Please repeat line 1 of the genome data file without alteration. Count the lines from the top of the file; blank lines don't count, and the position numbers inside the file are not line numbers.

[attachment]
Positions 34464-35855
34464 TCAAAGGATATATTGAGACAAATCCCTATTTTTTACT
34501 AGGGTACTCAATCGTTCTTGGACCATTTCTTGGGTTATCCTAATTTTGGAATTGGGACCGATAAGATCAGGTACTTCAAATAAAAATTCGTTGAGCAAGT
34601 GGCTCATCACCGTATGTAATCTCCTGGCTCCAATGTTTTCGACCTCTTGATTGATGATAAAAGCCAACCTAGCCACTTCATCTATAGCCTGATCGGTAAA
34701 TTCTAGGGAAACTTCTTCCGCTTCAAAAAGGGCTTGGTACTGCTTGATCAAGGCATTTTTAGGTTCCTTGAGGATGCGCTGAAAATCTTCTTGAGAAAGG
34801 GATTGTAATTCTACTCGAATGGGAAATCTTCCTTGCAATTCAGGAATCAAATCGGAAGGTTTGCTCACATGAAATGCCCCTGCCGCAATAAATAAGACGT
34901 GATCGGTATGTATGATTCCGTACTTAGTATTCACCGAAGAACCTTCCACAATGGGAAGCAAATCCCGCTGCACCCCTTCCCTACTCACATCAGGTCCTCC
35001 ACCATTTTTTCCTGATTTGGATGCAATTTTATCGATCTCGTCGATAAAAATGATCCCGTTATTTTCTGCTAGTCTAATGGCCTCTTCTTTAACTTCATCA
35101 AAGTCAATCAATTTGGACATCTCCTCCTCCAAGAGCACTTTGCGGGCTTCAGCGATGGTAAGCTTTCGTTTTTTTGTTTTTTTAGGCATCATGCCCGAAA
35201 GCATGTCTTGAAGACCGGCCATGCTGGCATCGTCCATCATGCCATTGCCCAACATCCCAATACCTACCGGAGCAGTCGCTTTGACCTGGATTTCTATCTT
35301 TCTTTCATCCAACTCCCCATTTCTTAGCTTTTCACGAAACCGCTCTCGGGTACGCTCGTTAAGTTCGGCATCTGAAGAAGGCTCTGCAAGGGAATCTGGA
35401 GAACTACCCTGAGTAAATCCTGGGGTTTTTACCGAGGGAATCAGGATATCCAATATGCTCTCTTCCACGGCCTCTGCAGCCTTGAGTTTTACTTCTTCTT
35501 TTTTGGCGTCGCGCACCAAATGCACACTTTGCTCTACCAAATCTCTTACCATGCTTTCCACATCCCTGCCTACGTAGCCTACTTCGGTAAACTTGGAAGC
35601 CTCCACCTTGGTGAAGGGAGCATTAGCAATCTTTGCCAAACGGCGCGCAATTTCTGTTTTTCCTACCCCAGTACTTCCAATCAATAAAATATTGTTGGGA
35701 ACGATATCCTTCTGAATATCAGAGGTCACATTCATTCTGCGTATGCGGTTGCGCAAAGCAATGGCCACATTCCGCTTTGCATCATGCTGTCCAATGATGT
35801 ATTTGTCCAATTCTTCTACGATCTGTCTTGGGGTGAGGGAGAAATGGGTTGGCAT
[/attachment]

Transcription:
Positions 34464-35855